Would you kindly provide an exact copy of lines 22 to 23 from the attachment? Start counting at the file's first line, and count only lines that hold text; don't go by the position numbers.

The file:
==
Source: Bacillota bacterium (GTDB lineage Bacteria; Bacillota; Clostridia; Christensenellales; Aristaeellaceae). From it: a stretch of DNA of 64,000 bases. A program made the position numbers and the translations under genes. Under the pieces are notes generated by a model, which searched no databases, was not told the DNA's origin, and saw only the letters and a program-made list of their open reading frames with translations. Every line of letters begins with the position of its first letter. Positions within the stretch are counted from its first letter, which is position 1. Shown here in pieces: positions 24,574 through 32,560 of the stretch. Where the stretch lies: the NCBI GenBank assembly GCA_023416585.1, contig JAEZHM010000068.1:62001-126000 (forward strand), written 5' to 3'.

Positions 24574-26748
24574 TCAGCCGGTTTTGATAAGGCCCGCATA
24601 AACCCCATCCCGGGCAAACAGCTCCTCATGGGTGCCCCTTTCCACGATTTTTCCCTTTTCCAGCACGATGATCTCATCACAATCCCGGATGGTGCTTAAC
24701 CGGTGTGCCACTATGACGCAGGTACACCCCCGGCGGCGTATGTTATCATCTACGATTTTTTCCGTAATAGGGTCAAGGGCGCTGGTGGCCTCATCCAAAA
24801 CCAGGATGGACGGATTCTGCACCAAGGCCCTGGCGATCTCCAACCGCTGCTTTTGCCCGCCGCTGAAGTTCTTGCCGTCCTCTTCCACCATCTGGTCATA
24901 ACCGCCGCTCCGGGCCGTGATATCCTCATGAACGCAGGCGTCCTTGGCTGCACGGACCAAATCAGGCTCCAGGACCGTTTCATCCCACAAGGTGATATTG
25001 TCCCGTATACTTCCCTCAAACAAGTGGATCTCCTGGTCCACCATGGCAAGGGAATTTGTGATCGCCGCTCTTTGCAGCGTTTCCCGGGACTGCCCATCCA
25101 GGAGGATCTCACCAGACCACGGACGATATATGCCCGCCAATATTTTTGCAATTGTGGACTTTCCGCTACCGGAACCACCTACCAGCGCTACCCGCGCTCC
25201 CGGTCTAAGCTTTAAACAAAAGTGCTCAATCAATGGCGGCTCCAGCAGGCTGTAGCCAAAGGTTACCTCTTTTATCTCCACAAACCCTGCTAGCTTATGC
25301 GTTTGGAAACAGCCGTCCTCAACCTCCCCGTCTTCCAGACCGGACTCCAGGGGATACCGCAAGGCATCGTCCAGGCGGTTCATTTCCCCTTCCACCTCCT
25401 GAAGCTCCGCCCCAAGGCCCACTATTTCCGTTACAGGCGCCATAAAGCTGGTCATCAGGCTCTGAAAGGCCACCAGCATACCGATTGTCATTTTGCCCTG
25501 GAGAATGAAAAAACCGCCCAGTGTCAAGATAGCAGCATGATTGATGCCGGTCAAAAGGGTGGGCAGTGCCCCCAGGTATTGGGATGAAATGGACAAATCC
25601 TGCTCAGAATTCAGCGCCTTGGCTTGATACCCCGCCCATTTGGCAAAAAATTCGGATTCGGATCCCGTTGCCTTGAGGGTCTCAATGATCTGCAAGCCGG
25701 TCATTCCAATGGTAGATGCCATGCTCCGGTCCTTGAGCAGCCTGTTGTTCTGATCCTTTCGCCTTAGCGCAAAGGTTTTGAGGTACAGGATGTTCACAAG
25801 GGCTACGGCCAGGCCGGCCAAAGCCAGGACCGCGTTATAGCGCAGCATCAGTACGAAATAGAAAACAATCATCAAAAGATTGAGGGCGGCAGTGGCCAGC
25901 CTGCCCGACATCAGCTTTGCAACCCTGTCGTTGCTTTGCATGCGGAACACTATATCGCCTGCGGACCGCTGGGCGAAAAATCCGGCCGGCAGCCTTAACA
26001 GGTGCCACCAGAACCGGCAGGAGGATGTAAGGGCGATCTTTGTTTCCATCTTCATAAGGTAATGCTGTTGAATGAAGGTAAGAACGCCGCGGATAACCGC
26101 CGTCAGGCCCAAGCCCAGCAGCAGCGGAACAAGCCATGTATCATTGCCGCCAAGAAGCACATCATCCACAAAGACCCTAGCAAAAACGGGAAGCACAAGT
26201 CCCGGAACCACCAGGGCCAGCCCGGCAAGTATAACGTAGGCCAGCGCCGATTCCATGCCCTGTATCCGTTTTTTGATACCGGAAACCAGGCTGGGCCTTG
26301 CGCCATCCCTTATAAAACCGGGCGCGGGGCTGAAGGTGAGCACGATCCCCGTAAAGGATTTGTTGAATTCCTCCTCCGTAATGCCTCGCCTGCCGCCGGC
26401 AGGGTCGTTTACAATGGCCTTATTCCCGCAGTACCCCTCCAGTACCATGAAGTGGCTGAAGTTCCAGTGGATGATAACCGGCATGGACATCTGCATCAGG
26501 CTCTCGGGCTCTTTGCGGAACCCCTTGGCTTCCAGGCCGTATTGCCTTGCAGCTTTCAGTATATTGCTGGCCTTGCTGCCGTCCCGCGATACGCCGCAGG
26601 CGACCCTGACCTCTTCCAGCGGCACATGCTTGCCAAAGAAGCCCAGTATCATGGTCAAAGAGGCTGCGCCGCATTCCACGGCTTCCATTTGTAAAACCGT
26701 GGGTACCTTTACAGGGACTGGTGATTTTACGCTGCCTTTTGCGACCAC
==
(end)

26401 AGGGTCGTTTACAATGGCCTTATTCCCGCAGTACCCCTCCAGTACCATGAAGTGGCTGAAGTTCCAGTGGATGATAACCGGCATGGACATCTGCATCAGG
26501 CTCTCGGGCTCTTTGCGGAACCCCTTGGCTTCCAGGCCGTATTGCCTTGCAGCTTTCAGTATATTGCTGGCCTTGCTGCCGTCCCGCGATACGCCGCAGG